Therefore, overseas firms may be able to continue to bypass complex local registration requirements to sell goods into China via the free trade zone model. Reports from China suggest this will remain the case indefinitely.
Personal trade is tax free up to RMB20,000, while items deemed for commercial distribution are subject to a raft of other charges.
Media sources claim intervention from Chinese online retail giants Alibaba and JD.com had persuaded the Chinese government to keep the cross-border e-commerce model essentially intact.
And some of the biggest benefactors will be Australian and New Zealand supplement and infant formula firms, many of which had seen sales slump in the wake of regulatory uncertainty.
Companies such as Blackmores and Swisse were hit hard as sales to daigou traders - who had been buying vitamins and infant formula in Australia and selling them on via e-commerce to China – started to slow.
It also led many firms to concentrate of direct sales within China. Blackmores reported in its recent full-year results that this had increased by more than 90% to $64m.
The u-turn will also benefit food firms which export to China, notably from South Korea, Japan and Europe.
The surprise move was announced on the eve of Chinese Premier Li Keqiang's arrival to Australia.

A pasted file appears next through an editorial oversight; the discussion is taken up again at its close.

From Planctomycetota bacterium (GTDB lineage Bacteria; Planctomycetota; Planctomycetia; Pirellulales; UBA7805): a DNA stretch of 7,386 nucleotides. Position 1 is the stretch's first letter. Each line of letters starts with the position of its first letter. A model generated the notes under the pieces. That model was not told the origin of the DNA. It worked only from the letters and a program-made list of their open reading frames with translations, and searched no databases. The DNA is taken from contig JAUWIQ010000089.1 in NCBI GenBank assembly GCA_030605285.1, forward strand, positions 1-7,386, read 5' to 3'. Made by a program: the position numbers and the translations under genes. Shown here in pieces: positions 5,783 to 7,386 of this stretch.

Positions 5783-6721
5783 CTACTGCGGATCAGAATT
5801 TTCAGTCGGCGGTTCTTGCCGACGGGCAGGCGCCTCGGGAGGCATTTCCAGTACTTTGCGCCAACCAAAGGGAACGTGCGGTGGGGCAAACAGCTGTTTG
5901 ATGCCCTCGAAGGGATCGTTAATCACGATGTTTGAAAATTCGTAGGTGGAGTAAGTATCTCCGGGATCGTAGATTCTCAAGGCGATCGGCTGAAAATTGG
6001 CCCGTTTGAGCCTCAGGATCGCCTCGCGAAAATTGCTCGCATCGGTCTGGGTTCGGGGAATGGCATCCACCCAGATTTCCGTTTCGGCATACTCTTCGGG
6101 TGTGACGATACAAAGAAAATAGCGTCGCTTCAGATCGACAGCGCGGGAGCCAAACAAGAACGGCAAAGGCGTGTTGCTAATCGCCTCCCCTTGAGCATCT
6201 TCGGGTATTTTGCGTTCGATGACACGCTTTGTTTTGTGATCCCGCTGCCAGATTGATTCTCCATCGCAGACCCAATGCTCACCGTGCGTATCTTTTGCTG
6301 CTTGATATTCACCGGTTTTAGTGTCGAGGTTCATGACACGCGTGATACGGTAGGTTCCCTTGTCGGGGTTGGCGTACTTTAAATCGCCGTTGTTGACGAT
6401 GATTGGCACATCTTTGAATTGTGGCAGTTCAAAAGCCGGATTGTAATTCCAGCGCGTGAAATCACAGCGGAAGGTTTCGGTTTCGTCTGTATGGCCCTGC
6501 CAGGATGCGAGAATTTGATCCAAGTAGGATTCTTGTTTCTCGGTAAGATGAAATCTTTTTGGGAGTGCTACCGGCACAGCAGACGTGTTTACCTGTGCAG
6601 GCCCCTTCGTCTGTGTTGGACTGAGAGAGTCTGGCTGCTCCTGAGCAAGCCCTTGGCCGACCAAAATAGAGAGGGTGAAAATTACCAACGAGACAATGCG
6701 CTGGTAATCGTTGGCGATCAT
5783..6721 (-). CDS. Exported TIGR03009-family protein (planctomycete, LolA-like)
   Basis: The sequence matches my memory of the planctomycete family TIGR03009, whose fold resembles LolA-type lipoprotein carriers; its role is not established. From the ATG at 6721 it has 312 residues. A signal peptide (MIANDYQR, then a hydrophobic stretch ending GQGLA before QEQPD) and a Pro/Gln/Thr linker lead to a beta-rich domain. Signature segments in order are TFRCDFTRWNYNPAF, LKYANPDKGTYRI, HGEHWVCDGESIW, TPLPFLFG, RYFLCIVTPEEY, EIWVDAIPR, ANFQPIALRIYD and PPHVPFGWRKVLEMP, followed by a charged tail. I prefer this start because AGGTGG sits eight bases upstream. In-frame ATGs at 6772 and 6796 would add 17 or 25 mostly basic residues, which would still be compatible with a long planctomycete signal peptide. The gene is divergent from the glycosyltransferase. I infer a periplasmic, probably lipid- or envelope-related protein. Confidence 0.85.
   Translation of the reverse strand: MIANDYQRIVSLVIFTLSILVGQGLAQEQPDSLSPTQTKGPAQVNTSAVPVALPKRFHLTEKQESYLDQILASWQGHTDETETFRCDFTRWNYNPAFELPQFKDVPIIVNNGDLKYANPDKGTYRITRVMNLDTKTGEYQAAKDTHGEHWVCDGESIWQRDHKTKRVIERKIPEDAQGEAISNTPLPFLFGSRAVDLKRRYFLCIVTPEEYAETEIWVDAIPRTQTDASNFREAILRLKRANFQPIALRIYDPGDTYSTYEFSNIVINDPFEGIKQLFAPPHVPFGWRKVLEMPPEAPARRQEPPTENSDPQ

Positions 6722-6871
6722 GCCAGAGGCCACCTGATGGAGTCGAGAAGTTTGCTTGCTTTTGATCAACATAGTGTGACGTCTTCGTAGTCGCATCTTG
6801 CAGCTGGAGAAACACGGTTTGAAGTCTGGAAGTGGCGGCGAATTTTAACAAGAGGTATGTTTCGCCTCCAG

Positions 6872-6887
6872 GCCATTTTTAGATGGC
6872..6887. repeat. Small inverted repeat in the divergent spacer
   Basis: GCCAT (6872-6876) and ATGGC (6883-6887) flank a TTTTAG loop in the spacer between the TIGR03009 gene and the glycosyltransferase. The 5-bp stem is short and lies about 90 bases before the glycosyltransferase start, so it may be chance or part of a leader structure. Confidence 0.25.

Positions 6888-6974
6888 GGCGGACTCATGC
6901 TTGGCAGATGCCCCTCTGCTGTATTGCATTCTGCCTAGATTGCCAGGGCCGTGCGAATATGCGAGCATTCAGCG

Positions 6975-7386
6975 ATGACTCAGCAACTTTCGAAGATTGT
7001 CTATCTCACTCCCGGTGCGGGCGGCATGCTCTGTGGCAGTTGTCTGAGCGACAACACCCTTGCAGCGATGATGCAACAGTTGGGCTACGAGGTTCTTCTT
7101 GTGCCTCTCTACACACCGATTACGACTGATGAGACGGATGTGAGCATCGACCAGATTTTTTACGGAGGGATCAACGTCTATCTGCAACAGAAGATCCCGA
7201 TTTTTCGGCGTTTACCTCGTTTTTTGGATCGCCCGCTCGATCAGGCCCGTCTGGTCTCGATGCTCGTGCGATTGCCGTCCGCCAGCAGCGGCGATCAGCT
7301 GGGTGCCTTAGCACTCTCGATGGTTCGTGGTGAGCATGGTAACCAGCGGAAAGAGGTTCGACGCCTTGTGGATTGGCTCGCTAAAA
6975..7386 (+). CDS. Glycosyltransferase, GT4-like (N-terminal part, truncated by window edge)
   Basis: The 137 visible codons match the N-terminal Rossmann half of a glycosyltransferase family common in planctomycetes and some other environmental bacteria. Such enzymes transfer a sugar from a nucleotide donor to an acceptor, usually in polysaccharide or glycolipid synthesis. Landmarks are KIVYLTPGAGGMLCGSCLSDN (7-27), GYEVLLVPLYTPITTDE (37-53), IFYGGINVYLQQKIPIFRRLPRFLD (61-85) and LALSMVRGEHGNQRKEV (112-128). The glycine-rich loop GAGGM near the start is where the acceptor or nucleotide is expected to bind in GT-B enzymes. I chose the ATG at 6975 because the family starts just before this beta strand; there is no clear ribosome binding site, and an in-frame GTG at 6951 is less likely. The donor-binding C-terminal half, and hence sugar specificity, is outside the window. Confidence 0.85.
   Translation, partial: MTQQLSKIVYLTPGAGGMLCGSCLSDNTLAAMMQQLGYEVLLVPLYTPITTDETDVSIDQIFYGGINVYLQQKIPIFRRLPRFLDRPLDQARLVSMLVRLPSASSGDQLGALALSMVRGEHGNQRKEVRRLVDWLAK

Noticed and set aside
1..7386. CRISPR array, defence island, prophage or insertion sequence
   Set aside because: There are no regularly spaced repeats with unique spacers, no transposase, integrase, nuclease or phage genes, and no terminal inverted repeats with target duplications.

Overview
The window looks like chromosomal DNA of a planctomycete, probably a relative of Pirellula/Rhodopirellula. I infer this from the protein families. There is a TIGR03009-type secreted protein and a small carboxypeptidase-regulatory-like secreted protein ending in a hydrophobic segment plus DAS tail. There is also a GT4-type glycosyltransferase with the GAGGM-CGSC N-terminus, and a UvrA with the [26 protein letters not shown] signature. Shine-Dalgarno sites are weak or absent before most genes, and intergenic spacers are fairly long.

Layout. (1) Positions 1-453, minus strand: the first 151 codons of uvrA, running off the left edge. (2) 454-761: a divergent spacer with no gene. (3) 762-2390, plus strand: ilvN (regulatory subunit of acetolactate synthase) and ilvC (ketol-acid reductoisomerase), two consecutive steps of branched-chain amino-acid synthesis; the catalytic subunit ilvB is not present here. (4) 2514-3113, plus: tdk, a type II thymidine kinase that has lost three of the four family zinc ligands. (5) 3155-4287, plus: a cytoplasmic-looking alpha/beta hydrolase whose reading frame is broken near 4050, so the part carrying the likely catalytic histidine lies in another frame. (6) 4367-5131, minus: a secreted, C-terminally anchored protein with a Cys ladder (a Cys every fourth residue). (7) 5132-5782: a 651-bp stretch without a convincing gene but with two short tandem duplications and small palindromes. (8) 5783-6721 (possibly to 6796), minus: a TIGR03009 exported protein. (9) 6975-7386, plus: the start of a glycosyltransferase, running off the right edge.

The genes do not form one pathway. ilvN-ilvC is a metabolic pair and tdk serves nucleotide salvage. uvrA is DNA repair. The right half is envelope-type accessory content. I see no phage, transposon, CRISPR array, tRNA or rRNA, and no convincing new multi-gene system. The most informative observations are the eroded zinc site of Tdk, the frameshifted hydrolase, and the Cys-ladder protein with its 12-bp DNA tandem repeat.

China's vice minister for foreign affairs, Zheng Zeguang, said the country was "committed to a greater level playing field and promoting the sound development of retail imports in cross-border e-commerce.
"Australian friends are very keen about this field and so are the Chinese business community. We are willing to expand cooperation with Australian companies in cross-border e-commerce," he said.
Remain in force
Officials also said the number of pilot free trade zones, which can house cross-border e-commerce operations, would be increased from 10 to 15.
Jeff Crowther, executive director of the US-China Health Products Association, said he expected the free trade zone model to remain in force.
“The government has extended this until the end of this year and it seems that they might extend again based on discussions I’ve had with people involved in the cross border management side of things.”
However, he said the regulatory uncertainty had already led some members to consider alternative strategies.
“Some of our members have simply moved to warehousing in Hong Kong or are shipping direct from Country of Origin to Chinese consumers. This way, if the government in fact stops most supplements using the Free Trade Zones, they’ll be ahead of the game by using Hong Kong or shipping direct from their facility in their home country,” he added.
Shares of Australian supplement and food firms soared on the back of the news, but many businesses will be waiting for greater detail and clarity from Beijing.
Indeed, Blackmores boss Christine Holgate didn’t seem to be getting too carried away, telling the press in Australia she expected regulations in China "to continue to evolve".